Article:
The Sutherland Trail: Day Two. Loch Hope to Lone.
Day 2 Loch Hope to Lone
Distance: 16.5 miles / 26.4 km
Total ascent: 3112 feet / 952 metres
Time: 7hrs 20 min
Average heart rate: 112
Calories burned: 3069
Strath More GlenI set off under bright sunshine along the minor road through Strathmore Glen. This is a lovely glen and i got the sense it most have been quite heavily populated in the past. Just one car passed me on the minor road that runs through the glen, and i noticed even it's sole exhaust fumes made me feel very nauseous. I had only been out proper just over 24 hours and yet already my body was taking a quite extreme reaction to exhaust fumes. It made me think a lot about the stuff we pump into the air, its effect on our health, and the natural environment. I followed the road south for about 10km and then turned and headed west, on a track, towards Gobernuisagach Lodge. The land rover track went through a pine plantation where the shade was welcome. The midges made an entrance in here though. In battalion strength, as i found out if i stopped for more than a few minutes. Surprisingly this was my first real encounter with them on the trip. Gobernuisagach LodgeAlways amazed at these Victorian lodges found in the middle of the highlands. Must have been so hard to build. It must been be wonderful to come back to a place like this after a day out on the hills. In the days of the clans a traveller could arrive at a dwelling place and demand hospitality. It was an unwritten rule. I suppose that's where the term highland hospitality originates from. I wondered what would happen if it i tried it now. A cheese and ham sandwich and a cold coke would have went down very, very well at this point. Walking in the sunshine can be a morale boaster but if carrying a lot of weight the sun can really take a toll. Covering the head is essential or else the brain starts to cook making sun stroke or even heat stroke a possibility. Yes heat stroke in Scotland. Me modelling a shemaghThe best thing i have for covering the head when hard walking in the sun is a shemagh (see picture). It keeps your head cool, but does not make it sweat like traditional summer skip caps etc, and it helps keep the midges at bay. From the lodge i continued west following a land rover track up towards the bealach na feith, which took me through yet another lovely glen. a young stagWalking down wind of a slight breeze i spotted a beautiful stag grazing and completely oblivious to me approaching. Getting really close i managed to get my camera out and just as i was about to snap he looked up, held my gaze for a second, and then bolted. Looking east from bealach na feithGetting to the top of the pass was exhausting, and I was relieved when i got up there. I was rewarded with really beautiful views to both the east and west. The views to the east relatively flat, green and sprawling. To the west layers of mountains that i would have to cross or go around in the next five days. I then starting descending, feeling quite fatigued, into the well named destination for the second night; Lone. I was low on energy and realised i was not eating enough. My choice of food, 70% nuts and berries, 30% oat bars, was proving a bad choice. I had forgotten just how much eating the same thing all the time can put you off eating. The reasoning behind the nuts and berries was that eating would require no prep time at all, no cooking equipment, i'd just cruise along refuelling on the go. I'm sure i read somewhere Sir Ranulph Fiennes ate nothing but chunks of lard on one of his pole expeditions. I figured if he could hack that for months i could handle 3 days on nuts and berries. LoneLone was a dramatic looking place, very remote and austere. Nothing there but a locked bothy, and some estate sheds. Since i came over the pass the clouds had come in, and in comparison to the colour i found in Strathmore glen Lone just seemed a bit errie. Though i'm sure in the sun the atmosphere is just the same. It was a midge stronghold though and i needed good drills to get my tent up quickly before the tormentors found chinks in my armour of skin so soft and midge net. Summary This section had the best walking underfoot. All on mostly car-less tarmac or rarely used land rover tracks, with a decent earth covering, which was soft on the feet. The trek up to the bealach na feith will be exerting if you are carrying a lot of weight. Navigation wise there should be no major problems. Just take care to pick the right land rover track at Gobernuisagach lodge. Loch Hope to Lone Map Use controls to zoom in/out and move around. The green line is a guide to direction of travel. See main map page for more detailed map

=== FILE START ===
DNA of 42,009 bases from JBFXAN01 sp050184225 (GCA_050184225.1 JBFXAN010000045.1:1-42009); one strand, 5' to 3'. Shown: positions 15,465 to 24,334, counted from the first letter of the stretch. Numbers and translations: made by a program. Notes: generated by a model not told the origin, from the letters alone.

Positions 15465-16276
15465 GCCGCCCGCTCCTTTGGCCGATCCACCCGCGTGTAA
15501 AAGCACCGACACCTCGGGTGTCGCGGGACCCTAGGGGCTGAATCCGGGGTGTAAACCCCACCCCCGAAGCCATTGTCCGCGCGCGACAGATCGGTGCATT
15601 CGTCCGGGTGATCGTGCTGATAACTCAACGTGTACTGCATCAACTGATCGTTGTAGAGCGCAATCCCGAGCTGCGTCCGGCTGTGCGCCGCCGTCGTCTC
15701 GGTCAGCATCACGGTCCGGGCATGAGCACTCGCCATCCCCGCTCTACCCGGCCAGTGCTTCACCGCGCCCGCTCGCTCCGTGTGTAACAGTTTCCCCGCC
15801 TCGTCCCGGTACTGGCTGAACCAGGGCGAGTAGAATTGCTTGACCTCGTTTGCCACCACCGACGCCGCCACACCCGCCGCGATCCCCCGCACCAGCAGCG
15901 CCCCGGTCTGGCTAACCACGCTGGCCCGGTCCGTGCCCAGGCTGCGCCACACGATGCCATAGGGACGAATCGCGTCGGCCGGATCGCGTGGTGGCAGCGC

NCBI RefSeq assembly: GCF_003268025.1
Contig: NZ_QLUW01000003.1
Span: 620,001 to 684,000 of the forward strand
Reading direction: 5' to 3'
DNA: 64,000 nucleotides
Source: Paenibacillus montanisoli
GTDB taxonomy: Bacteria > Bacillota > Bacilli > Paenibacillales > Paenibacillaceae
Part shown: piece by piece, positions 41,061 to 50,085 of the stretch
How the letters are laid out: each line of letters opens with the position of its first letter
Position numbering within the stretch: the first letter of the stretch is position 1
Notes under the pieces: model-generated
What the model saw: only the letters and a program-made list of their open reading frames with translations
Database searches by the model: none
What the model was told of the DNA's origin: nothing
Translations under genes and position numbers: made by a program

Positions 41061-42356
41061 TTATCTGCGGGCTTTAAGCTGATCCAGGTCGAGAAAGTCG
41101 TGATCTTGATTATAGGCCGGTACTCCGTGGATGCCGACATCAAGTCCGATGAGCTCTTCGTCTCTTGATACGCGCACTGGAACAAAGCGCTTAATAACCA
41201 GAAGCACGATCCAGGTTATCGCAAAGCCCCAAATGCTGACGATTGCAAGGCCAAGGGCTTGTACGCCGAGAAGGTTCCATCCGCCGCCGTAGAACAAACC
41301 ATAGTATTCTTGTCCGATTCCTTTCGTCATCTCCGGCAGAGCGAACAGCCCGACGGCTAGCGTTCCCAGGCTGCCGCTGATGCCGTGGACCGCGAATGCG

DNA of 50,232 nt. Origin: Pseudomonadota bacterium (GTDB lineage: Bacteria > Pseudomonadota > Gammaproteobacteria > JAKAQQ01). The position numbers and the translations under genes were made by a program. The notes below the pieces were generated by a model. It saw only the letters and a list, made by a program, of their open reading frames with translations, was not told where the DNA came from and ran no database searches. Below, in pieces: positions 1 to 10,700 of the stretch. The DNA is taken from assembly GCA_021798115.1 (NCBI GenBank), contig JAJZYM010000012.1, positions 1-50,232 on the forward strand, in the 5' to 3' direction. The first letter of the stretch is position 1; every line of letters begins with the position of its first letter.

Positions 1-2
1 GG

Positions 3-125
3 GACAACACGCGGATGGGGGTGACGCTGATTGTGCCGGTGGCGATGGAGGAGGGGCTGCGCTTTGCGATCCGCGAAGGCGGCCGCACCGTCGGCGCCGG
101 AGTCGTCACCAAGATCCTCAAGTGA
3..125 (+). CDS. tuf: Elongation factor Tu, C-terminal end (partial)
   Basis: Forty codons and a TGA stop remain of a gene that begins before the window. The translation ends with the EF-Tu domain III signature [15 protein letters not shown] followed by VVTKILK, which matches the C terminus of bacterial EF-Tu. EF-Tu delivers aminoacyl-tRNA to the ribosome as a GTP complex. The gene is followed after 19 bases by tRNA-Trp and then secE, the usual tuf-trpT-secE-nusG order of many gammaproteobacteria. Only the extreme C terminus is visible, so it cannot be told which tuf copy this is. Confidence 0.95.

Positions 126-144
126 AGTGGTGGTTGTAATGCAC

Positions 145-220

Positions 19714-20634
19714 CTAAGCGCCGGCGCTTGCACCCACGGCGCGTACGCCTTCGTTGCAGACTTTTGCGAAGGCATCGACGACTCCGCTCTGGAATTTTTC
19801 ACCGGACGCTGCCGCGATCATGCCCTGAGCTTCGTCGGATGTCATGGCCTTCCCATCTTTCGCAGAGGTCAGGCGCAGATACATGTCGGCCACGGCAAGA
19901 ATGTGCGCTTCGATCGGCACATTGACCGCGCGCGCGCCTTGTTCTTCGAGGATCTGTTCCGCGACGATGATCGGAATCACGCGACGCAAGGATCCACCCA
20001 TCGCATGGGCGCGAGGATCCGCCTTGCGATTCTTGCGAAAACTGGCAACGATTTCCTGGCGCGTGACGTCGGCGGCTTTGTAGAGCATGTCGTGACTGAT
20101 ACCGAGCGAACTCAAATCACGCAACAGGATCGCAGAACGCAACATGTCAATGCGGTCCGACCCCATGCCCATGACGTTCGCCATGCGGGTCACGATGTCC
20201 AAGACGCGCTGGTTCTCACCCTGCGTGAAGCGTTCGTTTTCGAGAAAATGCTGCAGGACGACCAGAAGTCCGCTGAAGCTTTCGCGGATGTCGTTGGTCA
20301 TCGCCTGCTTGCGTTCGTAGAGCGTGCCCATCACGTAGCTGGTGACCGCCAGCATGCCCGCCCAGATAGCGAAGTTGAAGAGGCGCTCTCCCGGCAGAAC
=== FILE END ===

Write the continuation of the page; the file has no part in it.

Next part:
Paul Stewart is Loved by Jesus Christ.

He is employed as a Web Developer and Corporal in the British Territorial Army where he has been Mountain Leader Trained.

A lover of the outdoors he is available as a summer mountain guide in the Scottish Highlands.

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